00415: Anti-HLA-DR Antibody Therapy in Canine B-cell Lymphoma: Preliminary Clinical Evaluation
Grant Status: Closed
Canine lymphoma is a frequently occurring, temporarily controllable form of cancer that is similar to high-grade non-Hodgkin�s lymphoma in people. The best conventional chemotherapy results in rapid improvement, but ultimately relapse and progression occur. Adjustment of current chemotherapy protocols is unlikely to result in substantial gains in survival due to development of multiple mechanisms of drug resistance occurring during treatment. Therefore, new strategies that have demonstrated efficacy in humans are worth developing for dogs. An antibody that recognizes cancer cells and stimulates the patient's immune system to eliminate the cancer is an example of such a strategy. We have determined that an antibody made against human lymphocytes cross-reacts with canine lymphoma and causes cell death. This antibody has been confirmed to be safe in normal dogs. We propose to optimize the administration of this antibody in dogs that have already failed chemotherapy for lymphoma. We will evaluate the safety and potential efficacy of this antibody as a prelude to more extensive testing in dogs with lymphoma. This antibody also recognizes cells from dogs with malignant histiocytosis and may be useful for management of this disorder as well.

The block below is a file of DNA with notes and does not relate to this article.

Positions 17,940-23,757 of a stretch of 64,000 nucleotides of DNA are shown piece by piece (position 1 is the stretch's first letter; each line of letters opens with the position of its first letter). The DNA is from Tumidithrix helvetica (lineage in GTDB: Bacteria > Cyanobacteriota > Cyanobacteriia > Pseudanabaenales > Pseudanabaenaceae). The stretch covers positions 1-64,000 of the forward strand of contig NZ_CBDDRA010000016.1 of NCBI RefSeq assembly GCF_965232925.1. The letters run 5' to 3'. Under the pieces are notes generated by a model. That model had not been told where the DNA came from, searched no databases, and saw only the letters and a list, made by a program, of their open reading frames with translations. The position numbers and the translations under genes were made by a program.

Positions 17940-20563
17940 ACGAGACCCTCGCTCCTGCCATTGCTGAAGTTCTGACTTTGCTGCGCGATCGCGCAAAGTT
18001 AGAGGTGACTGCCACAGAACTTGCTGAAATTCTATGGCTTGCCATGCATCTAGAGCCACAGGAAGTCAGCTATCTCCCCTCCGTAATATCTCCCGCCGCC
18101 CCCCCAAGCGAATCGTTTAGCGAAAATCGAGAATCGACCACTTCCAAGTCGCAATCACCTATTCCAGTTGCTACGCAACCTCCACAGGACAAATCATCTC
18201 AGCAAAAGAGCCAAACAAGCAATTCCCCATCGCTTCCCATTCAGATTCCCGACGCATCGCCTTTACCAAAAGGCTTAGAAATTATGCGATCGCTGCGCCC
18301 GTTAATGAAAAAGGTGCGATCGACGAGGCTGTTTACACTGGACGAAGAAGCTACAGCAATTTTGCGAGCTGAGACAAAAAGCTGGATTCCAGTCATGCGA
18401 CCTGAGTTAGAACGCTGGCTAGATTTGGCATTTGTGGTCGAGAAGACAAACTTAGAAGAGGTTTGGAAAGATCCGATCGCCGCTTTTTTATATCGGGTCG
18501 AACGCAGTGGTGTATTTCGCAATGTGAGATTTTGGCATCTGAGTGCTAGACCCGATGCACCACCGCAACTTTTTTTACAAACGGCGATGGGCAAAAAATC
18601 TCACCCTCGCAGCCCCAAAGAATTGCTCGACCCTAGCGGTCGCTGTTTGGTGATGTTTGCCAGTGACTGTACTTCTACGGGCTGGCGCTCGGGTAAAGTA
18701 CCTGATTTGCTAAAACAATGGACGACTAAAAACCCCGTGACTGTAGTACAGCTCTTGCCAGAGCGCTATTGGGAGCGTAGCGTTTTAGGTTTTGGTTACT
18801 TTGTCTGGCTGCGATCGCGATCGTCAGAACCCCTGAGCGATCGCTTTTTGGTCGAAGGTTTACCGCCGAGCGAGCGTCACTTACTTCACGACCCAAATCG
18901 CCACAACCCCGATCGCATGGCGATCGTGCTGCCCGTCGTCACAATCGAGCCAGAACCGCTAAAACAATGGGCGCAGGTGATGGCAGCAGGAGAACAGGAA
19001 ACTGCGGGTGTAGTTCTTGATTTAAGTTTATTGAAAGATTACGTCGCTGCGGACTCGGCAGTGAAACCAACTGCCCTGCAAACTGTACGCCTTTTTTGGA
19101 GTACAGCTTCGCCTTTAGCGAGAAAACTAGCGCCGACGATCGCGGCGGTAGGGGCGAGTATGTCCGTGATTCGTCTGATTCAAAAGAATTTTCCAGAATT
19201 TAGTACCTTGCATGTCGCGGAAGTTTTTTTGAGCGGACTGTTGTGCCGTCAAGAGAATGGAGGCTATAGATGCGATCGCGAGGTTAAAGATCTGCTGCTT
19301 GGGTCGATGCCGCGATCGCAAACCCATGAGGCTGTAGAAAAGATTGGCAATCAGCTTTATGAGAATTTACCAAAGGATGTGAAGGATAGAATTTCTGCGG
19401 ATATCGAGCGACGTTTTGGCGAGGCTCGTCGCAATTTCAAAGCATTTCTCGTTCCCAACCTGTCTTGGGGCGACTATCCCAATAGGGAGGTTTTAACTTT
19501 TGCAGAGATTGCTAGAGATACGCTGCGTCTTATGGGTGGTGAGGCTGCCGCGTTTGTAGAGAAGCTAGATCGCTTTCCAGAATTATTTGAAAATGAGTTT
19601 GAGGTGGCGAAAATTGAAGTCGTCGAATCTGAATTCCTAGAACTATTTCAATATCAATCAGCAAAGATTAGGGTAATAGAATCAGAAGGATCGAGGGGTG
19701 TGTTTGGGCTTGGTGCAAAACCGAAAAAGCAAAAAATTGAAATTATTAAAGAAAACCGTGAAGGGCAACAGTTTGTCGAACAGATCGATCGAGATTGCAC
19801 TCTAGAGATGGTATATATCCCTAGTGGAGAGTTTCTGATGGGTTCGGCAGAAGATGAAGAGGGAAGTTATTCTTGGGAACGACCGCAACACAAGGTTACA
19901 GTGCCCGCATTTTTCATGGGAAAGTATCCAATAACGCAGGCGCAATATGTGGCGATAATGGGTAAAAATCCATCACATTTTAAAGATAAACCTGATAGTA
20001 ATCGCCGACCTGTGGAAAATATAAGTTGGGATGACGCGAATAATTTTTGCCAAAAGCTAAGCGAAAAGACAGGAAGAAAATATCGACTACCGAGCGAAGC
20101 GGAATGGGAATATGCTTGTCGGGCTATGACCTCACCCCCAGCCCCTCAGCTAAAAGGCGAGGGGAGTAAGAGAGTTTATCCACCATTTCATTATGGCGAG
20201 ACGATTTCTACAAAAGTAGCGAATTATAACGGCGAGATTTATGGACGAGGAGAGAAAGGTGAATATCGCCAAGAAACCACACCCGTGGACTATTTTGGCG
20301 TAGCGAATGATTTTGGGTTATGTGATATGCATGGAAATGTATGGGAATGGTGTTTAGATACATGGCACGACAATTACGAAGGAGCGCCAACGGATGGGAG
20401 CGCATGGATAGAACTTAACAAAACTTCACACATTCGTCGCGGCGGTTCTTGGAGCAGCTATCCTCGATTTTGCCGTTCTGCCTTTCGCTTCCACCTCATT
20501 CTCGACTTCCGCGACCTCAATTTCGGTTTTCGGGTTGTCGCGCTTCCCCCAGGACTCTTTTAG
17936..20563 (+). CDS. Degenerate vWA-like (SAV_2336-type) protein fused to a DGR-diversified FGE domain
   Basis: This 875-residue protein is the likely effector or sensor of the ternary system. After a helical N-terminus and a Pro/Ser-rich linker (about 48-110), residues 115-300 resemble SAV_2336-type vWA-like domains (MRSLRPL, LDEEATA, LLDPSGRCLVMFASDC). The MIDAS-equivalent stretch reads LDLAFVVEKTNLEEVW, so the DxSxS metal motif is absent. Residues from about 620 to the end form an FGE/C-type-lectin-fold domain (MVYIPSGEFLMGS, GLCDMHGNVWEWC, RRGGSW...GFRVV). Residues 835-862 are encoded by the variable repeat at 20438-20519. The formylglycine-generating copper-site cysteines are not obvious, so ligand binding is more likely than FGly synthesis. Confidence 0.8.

Stein, R., Balkman, C., Chen, S., Rassnick, K., Mcentee, M., Page, R., & Goldenberg, D. M. (2011). Evaluation of anti-human leukocyte antigen-DR monoclonal antibody therapy in spontaneous canine lymphoma. Leukemia & Lymphoma, 52(2), 273–284. https://doi.org/10.3109/10428194.2010.535182
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